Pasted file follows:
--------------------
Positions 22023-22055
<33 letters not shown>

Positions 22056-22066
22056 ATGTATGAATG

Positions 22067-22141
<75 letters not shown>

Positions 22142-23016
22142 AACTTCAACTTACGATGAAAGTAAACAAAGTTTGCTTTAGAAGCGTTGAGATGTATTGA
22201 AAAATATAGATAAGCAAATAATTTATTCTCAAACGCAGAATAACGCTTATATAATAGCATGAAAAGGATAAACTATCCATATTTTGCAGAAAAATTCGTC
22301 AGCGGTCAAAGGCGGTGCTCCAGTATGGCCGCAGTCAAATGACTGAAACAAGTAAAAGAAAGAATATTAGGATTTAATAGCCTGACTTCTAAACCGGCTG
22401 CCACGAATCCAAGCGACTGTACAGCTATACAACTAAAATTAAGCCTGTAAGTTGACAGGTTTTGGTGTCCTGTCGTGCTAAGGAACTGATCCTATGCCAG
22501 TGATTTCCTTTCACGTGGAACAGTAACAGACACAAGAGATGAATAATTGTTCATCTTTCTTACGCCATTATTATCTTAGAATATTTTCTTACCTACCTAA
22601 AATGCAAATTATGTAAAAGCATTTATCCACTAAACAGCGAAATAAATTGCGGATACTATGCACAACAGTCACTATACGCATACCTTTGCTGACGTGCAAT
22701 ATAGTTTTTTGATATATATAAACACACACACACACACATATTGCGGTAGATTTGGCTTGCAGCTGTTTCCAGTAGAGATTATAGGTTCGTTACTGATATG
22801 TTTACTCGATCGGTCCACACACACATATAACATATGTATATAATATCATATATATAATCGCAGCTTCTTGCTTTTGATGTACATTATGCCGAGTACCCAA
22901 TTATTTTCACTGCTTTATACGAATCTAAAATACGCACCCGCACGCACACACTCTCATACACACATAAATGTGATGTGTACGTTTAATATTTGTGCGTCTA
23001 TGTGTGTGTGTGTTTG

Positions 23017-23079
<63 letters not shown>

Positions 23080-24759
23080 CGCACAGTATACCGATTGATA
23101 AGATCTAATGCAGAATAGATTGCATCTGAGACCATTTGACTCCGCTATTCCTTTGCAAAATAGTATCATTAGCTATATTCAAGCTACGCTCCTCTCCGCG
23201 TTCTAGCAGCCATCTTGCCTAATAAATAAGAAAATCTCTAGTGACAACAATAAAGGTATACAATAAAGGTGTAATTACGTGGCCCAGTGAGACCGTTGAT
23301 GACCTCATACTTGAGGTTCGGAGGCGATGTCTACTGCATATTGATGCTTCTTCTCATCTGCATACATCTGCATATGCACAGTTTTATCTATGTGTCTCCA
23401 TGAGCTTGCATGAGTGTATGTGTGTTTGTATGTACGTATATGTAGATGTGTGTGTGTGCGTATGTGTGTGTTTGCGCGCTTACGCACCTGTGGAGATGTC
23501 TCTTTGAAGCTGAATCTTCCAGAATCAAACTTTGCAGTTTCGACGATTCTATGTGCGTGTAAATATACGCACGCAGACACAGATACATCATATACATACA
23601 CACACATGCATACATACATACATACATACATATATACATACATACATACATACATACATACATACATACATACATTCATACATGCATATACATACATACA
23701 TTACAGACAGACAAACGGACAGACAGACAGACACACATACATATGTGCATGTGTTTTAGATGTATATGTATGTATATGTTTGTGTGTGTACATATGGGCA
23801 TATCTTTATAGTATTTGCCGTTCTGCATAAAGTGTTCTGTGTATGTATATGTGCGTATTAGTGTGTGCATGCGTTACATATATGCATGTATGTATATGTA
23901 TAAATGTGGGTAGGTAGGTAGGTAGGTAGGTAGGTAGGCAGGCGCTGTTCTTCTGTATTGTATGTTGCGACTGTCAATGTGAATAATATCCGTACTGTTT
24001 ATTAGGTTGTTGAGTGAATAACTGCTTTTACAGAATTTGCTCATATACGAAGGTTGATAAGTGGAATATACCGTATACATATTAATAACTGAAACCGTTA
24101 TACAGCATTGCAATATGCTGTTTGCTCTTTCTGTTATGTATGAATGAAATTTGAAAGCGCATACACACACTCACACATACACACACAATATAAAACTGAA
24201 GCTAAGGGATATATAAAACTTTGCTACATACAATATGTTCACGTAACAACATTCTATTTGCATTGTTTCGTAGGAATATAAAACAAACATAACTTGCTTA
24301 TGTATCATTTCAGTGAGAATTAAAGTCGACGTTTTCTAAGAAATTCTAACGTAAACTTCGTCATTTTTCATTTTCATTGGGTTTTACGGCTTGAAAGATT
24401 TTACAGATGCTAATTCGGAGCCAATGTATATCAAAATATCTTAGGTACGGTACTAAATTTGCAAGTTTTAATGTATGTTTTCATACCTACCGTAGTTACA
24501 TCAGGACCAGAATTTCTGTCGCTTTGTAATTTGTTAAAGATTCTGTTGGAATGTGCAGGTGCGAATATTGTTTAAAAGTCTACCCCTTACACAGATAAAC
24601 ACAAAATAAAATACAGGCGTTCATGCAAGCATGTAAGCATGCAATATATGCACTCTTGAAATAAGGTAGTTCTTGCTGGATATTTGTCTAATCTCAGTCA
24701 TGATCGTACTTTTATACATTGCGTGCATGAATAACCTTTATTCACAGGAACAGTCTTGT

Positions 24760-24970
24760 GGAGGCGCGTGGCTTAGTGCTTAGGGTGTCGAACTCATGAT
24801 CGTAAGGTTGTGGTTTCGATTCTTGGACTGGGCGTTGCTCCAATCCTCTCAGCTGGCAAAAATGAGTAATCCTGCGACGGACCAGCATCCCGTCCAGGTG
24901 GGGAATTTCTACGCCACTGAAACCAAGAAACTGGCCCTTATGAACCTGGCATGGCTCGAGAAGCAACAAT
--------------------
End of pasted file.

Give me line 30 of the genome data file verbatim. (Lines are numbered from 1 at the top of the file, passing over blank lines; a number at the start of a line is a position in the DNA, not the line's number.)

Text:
23901 TAAATGTGGGTAGGTAGGTAGGTAGGTAGGTAGGTAGGCAGGCGCTGTTCTTCTGTATTGTATGTTGCGACTGTCAATGTGAATAATATCCGTACTGTTT